Join our mailing list

* indicates required

Tags Matching:

Manhattan Project


  • Originally published 07/01/2013

    Manhattan Project park clears hurdle

    The campaign to create a national park dedicated to the once-top-secret Manhattan Project is moving through Congress, but supporters aren’t ready to declare victory just yet.“It is by no means a fait accompli,” says Nancy Tinker, senior field officer for the National Trust for Historic Preservation.Still it’s the closest the park has come yet to being a done deal.The U.S. House approved in June the $552.1 billion defense authorization bill, which included funds to establish the Manhattan Project National Historical Park, which would include sites in Oak Ridge, Los Alamos, N.M., and Hanford, Wash....

  • Originally published 06/07/2013

    Stephanie Meeks: Preserving the History of the Manhattan Project

    Stephanie Meeks is the president of the National Trust for Historic Preservation.The Manhattan Project, the secret research mission to develop an atomic weapon ahead of Germany and bring an end to World War II, was one of the 20th century's most ambitious feats of science and engineering. And one of its darkest moments.In many respects, the Manhattan Project ushered in the modern era. The creation and use of these early weapons of mass destruction raised profound ethical questions, which remain just as challenging and urgent today as in 1945. As a nation, we have a responsibility to grapple openly and objectively with the Manhattan Project's complex legacy.To do that, we need a place for reflection. Legislation before Congress would establish the Manhattan Project National Historical Park, an assembly of three locations central to the development of the atomic bomb: Hanford, Wash., site of the first full-scale nuclear reactor; Oak Ridge, Tenn., home to the first uranium enrichment plant; and the laboratory and related sites at Los Alamos, N.M....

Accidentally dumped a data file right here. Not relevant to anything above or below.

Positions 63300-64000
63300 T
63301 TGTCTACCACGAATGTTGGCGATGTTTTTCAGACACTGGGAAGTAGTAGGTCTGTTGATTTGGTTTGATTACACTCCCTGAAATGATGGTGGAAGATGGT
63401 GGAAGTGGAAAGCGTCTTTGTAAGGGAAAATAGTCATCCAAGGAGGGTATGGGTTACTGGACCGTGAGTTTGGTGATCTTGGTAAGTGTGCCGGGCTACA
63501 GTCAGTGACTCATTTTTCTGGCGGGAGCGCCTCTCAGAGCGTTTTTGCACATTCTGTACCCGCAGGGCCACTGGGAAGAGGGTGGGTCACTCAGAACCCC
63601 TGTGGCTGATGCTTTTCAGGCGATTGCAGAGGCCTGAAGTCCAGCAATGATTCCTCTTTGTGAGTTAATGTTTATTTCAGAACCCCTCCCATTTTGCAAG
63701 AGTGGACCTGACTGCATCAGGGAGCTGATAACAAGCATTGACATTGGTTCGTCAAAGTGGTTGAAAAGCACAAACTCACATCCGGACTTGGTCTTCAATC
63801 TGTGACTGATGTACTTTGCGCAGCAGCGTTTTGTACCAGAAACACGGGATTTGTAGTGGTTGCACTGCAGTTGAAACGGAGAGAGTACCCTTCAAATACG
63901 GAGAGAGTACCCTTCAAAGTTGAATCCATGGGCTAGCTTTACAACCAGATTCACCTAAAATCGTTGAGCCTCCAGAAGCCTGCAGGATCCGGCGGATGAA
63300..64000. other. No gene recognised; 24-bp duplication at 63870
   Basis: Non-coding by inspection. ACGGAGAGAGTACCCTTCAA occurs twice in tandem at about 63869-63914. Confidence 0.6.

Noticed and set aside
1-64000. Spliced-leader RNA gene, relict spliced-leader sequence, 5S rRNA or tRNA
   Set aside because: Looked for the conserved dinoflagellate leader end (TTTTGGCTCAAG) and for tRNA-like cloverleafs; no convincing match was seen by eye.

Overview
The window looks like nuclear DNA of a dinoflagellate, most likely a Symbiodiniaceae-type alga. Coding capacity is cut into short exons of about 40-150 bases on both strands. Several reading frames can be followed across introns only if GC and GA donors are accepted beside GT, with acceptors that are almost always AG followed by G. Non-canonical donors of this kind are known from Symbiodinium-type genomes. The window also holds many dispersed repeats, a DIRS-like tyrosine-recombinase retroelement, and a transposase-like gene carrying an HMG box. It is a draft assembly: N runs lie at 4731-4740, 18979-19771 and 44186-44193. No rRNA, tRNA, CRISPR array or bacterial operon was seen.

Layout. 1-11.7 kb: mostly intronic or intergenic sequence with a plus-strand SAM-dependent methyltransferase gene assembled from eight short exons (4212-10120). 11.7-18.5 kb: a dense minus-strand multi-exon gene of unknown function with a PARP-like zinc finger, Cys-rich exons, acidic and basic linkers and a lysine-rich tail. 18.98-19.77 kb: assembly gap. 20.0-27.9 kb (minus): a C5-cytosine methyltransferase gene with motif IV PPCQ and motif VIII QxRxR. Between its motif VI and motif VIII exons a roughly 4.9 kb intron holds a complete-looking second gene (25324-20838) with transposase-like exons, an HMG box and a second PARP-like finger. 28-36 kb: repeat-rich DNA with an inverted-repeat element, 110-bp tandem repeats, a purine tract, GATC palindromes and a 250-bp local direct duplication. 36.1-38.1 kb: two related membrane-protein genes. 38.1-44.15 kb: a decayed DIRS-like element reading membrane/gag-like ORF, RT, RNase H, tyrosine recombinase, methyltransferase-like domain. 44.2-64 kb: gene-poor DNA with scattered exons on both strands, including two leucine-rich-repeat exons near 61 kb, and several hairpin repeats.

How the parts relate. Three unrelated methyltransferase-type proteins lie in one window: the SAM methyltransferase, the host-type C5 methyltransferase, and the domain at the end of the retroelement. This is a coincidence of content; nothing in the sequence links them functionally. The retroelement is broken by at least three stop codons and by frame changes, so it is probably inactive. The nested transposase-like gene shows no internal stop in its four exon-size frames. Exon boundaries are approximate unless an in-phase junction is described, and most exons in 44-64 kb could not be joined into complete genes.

• Originally published 03/07/2013

    Nathan Safferstein, counterintelligence agent on World War II Manhattan Project, dies in NYC

    Nathan Safferstein, a counterintelligence agent on the Manhattan Project to build the atomic bomb during World War II, died Tuesday night at his home in the Bronx after a long illness, his family said. He was 92. The genial native of Bridgeport, Conn., was barely 21 when circumstances suddenly propelled him from his job as a supermarket manager into the stealth world of a special agent....  

  • Originally published 03/07/2013

    Manhattan Project agent Safferstein dies

    NEW YORK — Nathan Safferstein, a counterintelligence agent on the Manhattan Project to build the atomic bomb during World War II, has died after a long illness. He was 92.He died Tuesday night at his home in the Bronx, his family said.The genial native of Bridgeport, Conn., was barely 21 when circumstances suddenly propelled him from his job as a supermarket manager into the stealth world of a special agent.Wartime security of the atomic bomb project being paramount, he eavesdropped on phone calls of scientists and engineers in Los Alamos, N.M., to make sure no secrets were leaked, and delivered bomb-making uranium and top-secret messages. He also scrawled his signature on the first A-bomb, called "Little Boy," that was dropped on Hiroshima, Japan, on Aug. 6, 1945....

History News Network